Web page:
See if you can make out the dark areas on the waxing gibbous moon tonight. These smooth, low-lying lunar plains are called mare (singular) or maria (plural), the Latin words for sea or seas. You should be able to see the darkened portions on the moon with the eye alone. But if you’d like to scrutinize the maria more closely with binoculars or the telescope, the view may be sharper before sunset or at dusk – or before the nighttime accentuates the lunar glare.
In times past, astronomers really thought the dark areas contrasting with the light-colored, heavily-crated highlands were lunar seas. In some ways they were correct, except that these were seas of molten magma instead of water. Now solidified, this molten rock came from volcanic eruptions that flooded the lunar lowlands. However, volcanic activity – at least from basaltic volcanoes – is now a thing of the moon’s past.
For the most part, lunar maria are found on the near side of the moon. In this respect, that makes the near side – not the far side – the dark side of the moon.
Maria cover about 30% of the near side but only 2% of the far side. The reason for this is not well understood, but it has been suggested that the crust on the moon’s far side is thicker, making it more difficult for magma to reach the surface.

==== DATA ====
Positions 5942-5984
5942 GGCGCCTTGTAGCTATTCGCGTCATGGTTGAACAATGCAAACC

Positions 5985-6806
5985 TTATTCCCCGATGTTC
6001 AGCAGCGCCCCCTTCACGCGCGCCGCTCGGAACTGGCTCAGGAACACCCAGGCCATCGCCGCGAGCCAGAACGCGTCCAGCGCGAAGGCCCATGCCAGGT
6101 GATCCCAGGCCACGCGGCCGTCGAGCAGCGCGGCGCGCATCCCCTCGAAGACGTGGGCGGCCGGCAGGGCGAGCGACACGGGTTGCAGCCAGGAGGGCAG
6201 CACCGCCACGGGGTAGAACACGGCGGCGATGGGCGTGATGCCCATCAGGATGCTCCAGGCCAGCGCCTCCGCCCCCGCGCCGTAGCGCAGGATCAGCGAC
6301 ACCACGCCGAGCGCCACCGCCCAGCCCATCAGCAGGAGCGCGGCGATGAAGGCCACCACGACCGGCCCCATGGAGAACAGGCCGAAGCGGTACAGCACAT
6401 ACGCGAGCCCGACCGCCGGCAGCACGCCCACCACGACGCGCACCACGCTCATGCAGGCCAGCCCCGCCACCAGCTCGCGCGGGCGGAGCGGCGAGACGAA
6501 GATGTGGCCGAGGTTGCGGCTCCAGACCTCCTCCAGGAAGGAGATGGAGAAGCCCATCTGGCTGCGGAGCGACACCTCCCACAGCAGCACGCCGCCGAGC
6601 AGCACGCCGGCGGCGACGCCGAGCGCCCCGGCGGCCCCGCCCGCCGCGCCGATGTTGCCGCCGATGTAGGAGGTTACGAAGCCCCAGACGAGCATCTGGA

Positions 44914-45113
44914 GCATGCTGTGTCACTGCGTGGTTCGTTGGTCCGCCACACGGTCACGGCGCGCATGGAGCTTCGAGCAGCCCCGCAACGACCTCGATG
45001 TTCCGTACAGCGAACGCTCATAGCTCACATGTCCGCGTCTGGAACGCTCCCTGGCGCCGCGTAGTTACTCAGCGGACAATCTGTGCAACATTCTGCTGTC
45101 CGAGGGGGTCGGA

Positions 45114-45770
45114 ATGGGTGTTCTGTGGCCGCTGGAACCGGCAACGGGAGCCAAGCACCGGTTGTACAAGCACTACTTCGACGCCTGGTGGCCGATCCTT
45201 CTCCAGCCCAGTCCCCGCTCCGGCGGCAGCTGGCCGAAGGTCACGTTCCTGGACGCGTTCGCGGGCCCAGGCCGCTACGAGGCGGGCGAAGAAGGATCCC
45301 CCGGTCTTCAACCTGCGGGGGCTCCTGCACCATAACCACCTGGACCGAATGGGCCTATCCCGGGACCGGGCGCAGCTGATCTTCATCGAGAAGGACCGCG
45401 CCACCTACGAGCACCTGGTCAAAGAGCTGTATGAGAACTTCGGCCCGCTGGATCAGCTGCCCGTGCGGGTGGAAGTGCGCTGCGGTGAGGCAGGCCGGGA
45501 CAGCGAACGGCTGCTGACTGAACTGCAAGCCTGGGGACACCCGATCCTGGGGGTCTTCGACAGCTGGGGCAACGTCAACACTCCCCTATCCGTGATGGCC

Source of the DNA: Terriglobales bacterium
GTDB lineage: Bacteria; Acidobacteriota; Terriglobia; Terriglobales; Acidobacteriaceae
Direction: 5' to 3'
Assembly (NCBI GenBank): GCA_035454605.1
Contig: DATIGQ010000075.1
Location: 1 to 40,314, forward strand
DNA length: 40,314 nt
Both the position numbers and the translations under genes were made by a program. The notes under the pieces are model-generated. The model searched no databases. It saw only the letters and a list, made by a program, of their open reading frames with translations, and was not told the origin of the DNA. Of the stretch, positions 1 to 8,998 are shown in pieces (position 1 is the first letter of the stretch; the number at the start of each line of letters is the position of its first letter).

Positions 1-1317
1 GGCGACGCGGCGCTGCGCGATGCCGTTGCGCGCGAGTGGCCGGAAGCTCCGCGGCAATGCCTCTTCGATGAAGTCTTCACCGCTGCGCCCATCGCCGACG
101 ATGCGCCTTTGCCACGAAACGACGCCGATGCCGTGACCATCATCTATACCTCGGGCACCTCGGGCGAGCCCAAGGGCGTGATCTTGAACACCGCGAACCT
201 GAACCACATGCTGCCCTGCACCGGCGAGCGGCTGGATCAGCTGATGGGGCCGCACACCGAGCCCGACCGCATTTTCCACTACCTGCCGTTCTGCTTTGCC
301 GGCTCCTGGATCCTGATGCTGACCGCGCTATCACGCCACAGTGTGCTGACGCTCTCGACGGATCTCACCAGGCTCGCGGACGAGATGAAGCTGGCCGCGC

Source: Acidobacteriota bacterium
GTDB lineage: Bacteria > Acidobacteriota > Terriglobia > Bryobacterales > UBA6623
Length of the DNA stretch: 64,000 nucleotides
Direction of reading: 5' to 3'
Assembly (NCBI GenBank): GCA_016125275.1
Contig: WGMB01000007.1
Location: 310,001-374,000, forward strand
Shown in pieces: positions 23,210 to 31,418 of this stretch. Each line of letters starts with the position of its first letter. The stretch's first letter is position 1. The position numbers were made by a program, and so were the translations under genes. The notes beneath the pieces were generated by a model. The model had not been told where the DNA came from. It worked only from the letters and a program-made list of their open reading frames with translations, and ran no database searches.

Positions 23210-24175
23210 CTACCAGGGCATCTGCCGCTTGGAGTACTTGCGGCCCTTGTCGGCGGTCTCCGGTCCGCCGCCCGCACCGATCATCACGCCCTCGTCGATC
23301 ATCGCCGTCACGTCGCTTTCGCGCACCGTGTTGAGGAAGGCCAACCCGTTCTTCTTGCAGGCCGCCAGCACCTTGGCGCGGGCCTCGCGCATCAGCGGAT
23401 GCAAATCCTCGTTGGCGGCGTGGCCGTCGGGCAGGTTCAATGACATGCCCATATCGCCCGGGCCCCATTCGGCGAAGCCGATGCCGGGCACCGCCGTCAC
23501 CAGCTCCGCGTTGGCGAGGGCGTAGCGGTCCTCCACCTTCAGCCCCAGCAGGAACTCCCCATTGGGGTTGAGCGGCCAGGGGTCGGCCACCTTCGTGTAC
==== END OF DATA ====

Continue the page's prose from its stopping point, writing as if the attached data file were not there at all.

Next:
The lighter-colored highland regions of the moon are composed of anorthosite, a certain kind of igneous rock. On Earth, anorthosite is uncommon, except for in the Adirondack Mountains and the Canadian Shield. For this reason, people in this part of the world like to fancy that the moon originated from their home turf.
The prevailing theory states that moon was formed when a Mars-sized object crashed into the Earth, creating a ring of debris that eventually condensed into the moon. I suppose time will tell whether this explanation for the moon’s origin is true or false.
By the way, check out the video above from our friend Jessica Santascoy, who is Astronomy Outreach Coordinator at the Astronomical Society of the Pacific, which manages the NASA Night Sky Network, an EarthSky Tonight partner. See their Find Astronomy Events and Clubs widget on the right side of this page. Jessica wrote:
I remixed the sound for this video, NASA Mission Returns First Video From Moon’s Far Side. NASA’s GRAIL mission has beamed back its first video of the far side of the moon. The imagery was taken on Jan. 19, 2012 by the MoonKAM aboard the mission’s “Ebb” spacecraft.” The voice in the video is Maria Zuber, GRAIL principal investigator from the Massachusetts Institute of Technology in Cambridge.
I’m a big advocate of women in science & technology.
This is my tribute to Dr. Maria Zuber. Go, Maria!
One last note. The lunar maria are pronounced differently from Maria Zuber’s name. She’s mar-EE-ah. These features on the moon are MAR-ee-ah.
Bottom line: Strange as it may seem, the moon’s near side is really its dark side. By that we mean the near side of the moon reflects less light – due to a collection of dark, low-lying lunar plains that are the solidified remnants of ancient seas of molten magma.